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Conference Poster
Wrenn S. Walsh A
Developmental milestones and biomechanical observations of Congenital Myopathy: A paediatric case study, The Society of Chiropodists and Podiatrists Annual Conference, Liverpool, UK.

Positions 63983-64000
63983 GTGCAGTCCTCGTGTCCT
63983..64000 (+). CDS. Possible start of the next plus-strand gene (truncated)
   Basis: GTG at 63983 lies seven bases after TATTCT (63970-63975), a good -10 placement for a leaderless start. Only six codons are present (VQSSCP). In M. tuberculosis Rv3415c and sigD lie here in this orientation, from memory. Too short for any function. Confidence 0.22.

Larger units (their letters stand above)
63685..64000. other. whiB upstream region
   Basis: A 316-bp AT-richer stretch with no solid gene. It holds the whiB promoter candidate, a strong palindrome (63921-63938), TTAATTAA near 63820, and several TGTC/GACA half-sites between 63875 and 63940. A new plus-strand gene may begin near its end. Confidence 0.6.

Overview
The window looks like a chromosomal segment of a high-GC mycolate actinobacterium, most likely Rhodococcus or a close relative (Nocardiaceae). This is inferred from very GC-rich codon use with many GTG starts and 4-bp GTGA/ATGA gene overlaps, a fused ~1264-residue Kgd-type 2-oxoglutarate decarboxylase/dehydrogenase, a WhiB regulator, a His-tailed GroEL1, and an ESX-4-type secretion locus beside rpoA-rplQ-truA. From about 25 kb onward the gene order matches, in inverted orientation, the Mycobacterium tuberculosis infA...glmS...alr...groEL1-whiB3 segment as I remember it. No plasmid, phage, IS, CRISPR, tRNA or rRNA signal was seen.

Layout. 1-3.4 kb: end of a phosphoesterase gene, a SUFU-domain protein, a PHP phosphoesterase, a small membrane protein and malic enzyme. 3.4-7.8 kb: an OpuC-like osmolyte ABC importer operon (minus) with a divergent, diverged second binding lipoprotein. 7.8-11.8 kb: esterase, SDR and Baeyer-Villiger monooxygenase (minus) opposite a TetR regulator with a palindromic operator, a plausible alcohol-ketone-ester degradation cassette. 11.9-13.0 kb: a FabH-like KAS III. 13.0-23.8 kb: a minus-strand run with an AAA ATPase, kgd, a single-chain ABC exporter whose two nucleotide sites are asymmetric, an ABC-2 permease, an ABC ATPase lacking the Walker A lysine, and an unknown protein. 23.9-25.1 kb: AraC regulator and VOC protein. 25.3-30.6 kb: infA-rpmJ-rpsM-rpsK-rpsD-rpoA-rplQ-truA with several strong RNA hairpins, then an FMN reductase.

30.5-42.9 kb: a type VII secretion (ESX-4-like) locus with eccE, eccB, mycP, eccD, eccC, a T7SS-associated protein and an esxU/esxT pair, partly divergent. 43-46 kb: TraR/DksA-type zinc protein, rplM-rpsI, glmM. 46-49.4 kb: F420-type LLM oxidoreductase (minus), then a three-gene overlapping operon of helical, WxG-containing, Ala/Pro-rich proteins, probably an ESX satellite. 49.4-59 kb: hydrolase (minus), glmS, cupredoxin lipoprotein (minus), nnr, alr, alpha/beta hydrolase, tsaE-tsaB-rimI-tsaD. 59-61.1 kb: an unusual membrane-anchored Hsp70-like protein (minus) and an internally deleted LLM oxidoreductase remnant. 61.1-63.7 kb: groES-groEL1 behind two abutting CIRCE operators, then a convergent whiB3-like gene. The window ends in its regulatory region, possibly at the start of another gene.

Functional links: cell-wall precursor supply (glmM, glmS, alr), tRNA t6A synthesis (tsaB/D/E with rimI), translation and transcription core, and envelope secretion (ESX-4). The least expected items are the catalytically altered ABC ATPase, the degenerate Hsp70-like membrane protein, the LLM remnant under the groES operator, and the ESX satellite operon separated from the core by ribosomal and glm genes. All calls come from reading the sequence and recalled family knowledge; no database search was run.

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BackgroundCongenital Myopathy (CM) refers to a group of neuromuscular disorders emerging at birth or infancy. Presentation includes generalised muscle weakness, hypotonia and delayed developmental milestones. Myopathies are differentiated diagnostically on the basis of their morphologic characteristics of muscle cells (Thaha et al. 2011). Incidence and exact aetiology of CM is unknown and given their low incidence, CM’s are not well-known to most care providers.  Further research therefore is needed to optimise orthopaedic and rehabilitation management of children with CM’s (Wang et al. 2012).  This case study provides an invaluable insight into the biomechanical and postural manifestations of an undiagnosed CM and the importance of multidisciplinary team (MDT) care and the role of the Podiatrist in the management of the mobility of the child.  Case Presentation This case study highlights biomechanical and postural manifestations of a 20 month old male paediatric patient with an undiagnosed form of CM. It highlights the requirement for a multi faceted team management approach with the involvement of the Early Intervention Team (EIT). Investigations and results A full musculoskeletal assessment was completed. The subject displayed various delayed development milestones including pulmonary, gastrointestinal, and orthopaedic and oral/vocal. A meeting with the Occupational therapist and Physiotherapy was arranged to discuss the subjects’ recent progress and their clinical findings and treatment aims were noted. An unstructured informal Interview was conducted with the subjects’ mother to discuss the psychosocial elements attached to her sons delayed developmental milestones.   Treatment Podiatric evaluation of this patient incorporated musculoskeletal assessments to investigate the presenting complaints and inform the long term management of this child’s complex condition. This case study illustrates the holistic management of the 20 month paediatric patient and highlights necessary treatment interventions in the areas of ambulation and mobility, posture and exercise. Interventions included exercise to maximise bone strength, manage muscle contractures, and improve posture and facilitate upright standing. Liaison with an orthopaedic consultation aimed to investigate and manage the noted scoliosis of the spine. Conclusions The EIT is working collaboratively with the MDT to improve the well-being of the child on a regular basis. The MDT management involves Speech and Language Therapists, Public Health Nurse, Occupational Therapists, Paediatric Neuromuscular Specialist and a Paediatric Neurologist. Although most CM’s are usually non-progressive it is difficult to evaluate a prognosis due to the rarity of the disease. Increased awareness of this condition may aid early diagnosis which is key to the success of the EIT. References Thaha, F., Gayathri, N. and Nalini, A. (2011) 'Congenital myopathies: Clinical and immunohistochemical study', Neurology India, 59(6), 879-883. Wang, C. H., Dowling, J. J., North, K., Schroth, M. K., Sejersen, T., Shapiro, F., Bellini, J., Weiss, H., Guillet, M., Amburgey, K., Apkon, S., Bertini, E., Bonnemann, C., Clarke, N., Connolly, A. M., Estournet-     Mathiaud, B., Fitzgerald, D., Florence, J. M., Gee, R. and Gurgel-Giannetti, J. (2012) 'Consensus Statement on Standard of Care for Congenital Myopathies', Journal of Child Neurology, 27(3), 363-382.
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